The Center for Nutritional Physiology and Metabolism

The Animal and Veterinary Sciences Department is very excited about the launch of the Center for Nutritional Physiology and Metabolism (CNPM). The CNPM is part of the Clemson University Veterinary Initiative and is the first of five research and teaching centers to be developed.
The CNPM will focus on enhancing food animal production by

  • improving the efficiency of forage and nutrient utilization
  • preventing metabolic disease
  • enhancing animal growth
  • altering end-product composition

Research in these areas will translate into solving problems of nutrition and obesity, and will lead to production of novel nutraceuticals. This research is directly aligned with the USDA National Institute of Food and Agriculture’s new priority areas for keeping American agriculture competitive while ending world hunger, improving nutrition and ending childhood obesity.

The Center for Nutritional Physiology and Metabolism is lead by Dr. Susan Duckett and a has team comprised of Dr. Tom Jenkins, Dr. John Andrae, and Dr. Scott Pratt. There are several research projects going on at this time that support the objectives of the CNPM. These projects will provide a unique opportunity to undergraduates who are interested in a Creative Inquiry project and to graduate students who would like to pursue research in one of these areas. Please contact Susan Duckett (sducket@clemson.edu) for more information about the Center for Nutritional Physiology and Metabolism and if you are interested in a research opportunity.

Below is more information on the specific research projects that are being conducted with CNPM.

Impacts of Tall Fescue Toxicosis on Livestock Production
John Andrae and Scott Pratt

Tall fescue is the primary pasture grass in the eastern U. S., occupying more than 35 million acres. This species has been called the most important cultivated pasture grass in the US and its popularity is likely related to establishment ease, excellent grazing persistence and long grazing season. Many of these desirable agronomic attributes are due to the presence of a fungus, which lives within the plant and is transmitted via seed. Unfortunately, the presence of this fungus and its toxicity to the animal results in decreased gains and reproductive rates, which cost the beef industry over $1 billion. Reproductive rates are negatively impacted by toxic tall fescue with a 41% decrease in beef cow pregnancy rate. The results from this research will be directly applicable to livestock producers and help them manage fescue toxicosis to alleviate or minimize these problems.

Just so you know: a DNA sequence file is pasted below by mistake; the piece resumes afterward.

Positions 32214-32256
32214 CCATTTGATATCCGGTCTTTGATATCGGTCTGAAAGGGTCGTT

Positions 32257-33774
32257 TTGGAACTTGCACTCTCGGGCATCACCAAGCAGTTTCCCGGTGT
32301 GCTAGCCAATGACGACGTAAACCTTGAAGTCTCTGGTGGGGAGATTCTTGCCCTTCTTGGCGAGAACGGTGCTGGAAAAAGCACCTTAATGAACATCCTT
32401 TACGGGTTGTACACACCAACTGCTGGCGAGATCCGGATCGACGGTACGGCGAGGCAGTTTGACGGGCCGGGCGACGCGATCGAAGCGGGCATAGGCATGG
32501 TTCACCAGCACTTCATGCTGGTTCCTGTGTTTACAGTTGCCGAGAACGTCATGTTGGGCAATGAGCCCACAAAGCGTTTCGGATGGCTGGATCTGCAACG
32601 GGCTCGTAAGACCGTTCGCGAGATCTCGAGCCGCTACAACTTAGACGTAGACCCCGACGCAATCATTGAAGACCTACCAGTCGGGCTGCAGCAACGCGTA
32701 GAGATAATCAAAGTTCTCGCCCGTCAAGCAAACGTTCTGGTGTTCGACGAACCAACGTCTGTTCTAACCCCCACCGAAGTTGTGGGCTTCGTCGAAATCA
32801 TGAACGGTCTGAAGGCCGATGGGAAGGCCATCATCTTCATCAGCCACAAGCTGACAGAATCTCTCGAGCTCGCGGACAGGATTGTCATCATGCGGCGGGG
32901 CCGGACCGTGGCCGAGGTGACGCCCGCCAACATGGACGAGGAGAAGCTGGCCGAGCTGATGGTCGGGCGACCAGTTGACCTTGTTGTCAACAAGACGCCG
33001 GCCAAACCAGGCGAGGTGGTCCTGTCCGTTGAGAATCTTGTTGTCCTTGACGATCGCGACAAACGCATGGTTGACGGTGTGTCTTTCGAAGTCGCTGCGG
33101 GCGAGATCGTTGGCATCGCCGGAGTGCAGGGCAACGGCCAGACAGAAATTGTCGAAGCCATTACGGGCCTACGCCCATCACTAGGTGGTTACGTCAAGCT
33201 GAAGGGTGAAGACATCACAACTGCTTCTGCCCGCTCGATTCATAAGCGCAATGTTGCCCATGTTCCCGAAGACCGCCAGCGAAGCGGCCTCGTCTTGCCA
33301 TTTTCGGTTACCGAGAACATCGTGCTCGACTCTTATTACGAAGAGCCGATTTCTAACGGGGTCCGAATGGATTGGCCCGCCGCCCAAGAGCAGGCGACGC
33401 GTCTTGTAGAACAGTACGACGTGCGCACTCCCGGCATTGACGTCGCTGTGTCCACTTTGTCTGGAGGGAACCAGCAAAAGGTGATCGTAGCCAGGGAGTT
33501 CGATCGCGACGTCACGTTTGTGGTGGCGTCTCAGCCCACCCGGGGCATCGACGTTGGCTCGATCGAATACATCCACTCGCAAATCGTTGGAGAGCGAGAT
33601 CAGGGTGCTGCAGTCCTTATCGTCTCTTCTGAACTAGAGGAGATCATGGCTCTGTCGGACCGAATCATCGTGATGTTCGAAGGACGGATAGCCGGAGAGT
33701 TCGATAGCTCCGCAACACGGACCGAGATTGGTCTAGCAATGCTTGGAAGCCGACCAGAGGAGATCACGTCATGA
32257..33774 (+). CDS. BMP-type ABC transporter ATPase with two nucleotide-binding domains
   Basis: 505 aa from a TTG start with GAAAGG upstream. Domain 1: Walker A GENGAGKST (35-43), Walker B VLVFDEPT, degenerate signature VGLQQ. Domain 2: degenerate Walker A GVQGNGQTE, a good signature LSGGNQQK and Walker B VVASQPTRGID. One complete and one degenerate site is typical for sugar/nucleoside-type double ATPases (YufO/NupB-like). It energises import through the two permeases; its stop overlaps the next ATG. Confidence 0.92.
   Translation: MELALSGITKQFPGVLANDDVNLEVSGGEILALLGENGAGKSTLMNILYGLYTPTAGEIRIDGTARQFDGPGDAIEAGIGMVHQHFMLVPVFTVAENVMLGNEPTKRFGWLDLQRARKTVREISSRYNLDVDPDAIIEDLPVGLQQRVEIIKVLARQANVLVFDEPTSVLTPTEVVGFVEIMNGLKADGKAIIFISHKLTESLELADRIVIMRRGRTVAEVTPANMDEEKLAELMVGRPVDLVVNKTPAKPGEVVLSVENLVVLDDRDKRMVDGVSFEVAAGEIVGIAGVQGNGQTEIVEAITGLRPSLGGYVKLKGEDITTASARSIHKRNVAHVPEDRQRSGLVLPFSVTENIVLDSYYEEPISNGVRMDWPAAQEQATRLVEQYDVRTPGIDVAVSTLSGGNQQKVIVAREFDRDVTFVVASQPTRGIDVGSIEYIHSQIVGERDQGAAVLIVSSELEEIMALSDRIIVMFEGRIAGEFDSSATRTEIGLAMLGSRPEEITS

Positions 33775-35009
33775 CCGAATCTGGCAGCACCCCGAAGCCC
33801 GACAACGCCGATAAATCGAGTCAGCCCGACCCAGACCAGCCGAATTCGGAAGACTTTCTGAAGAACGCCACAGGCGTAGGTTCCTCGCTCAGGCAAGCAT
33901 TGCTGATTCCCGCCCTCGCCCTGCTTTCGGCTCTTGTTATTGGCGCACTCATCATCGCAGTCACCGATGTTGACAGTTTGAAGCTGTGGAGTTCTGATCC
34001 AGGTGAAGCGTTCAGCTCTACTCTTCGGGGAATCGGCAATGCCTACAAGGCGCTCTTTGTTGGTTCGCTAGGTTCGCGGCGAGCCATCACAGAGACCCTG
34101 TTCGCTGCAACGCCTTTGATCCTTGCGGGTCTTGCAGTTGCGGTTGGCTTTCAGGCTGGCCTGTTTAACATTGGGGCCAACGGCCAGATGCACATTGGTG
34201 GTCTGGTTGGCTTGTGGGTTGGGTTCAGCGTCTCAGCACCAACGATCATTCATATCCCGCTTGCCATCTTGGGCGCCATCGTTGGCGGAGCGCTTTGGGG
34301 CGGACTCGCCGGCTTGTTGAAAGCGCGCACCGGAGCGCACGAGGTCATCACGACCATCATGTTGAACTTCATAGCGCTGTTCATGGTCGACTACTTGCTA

Legume Incorporation for Forage-Finished Livestock Systems
John Andrae and Susan Duckett

In the last ten years, approximately 9 million acres of farm land was lost in the U. S. and small family farms are currently under severe economic distress due to size of scale, low commodity prices and land development pressure. Typical marketing systems have a narrow profit margin and producers are not rewarded for genetic or management inputs. Promotion of livestock finishing systems that maximize the use of available forages are important for promoting sustainable, environmentally friendly production opportunities for small farmers to increase profitability. Forage finished meat products have greater concentrations of nutraceutical compounds like conjugated linoleic acid, a potent anticarcinogen, and alpha-linolenic acid, an omega-3 fatty acid involved in lowering the risk of atherogenesis, compared to beef from traditional grain-finished cattle. Meat from animals finished on pasture containing grasses and legumes have been shown to higher alpha-tocopherol, polyunsaturated fatty acids and tenderness. The results from this research will be directly applicable to livestock producers for enhancement of end-product quality, efficiency of production, and sustainability.

Enhancing Nutraceutical Content of Meat and Milk
Tom Jenkins

Current interest in omega-3 fatty acids in cattle is to enhance their concentration in milk for value-added opportunities (nutraceuticals for human health), and to enhance their concentration in body tissues for enhanced animal performance. Conjugated linoleic acids (CLA) are produced naturally in ruminant animals during the biohydrogenation of dietary fatty acids. A number of metabolic and physiologic roles for CLA have been identified including cancer inhibition by reducing cell proliferation and inducing apoptosis, enhance immune function, and animal growth and development by decreasing body fat accumulation and increasing lean body mass. The results from this research will identify novel nutraceuticals in milk and meat that enhance its acceptability for human consumption.

Reducing Adiposity in Meat Producing Animals and Obesity in Humans
Susan Duckett and Scott Pratt

Excess fat deposition in meat animal production reduces efficiency of feed utilization and consumer acceptability of the resulting end product. The 2000 National Beef Quality Audit estimated that roughly $1.3 billion dollars or 43% of the total quality losses in the beef industry are attributable to excess external fat on beef carcasses. Health professionals and consumers are increasingly concerned about saturated fatty acids in animal products. Currently over 33% of adults and 16% of children in the U.S. are obese. Estimates are that obesity-related health care costs totaled an estimated $117 billion dollars in 2000 alone. Results will advance our understanding of the biological mechanisms underlying fat deposition and obesity, and enhance nutrient composition of animal products.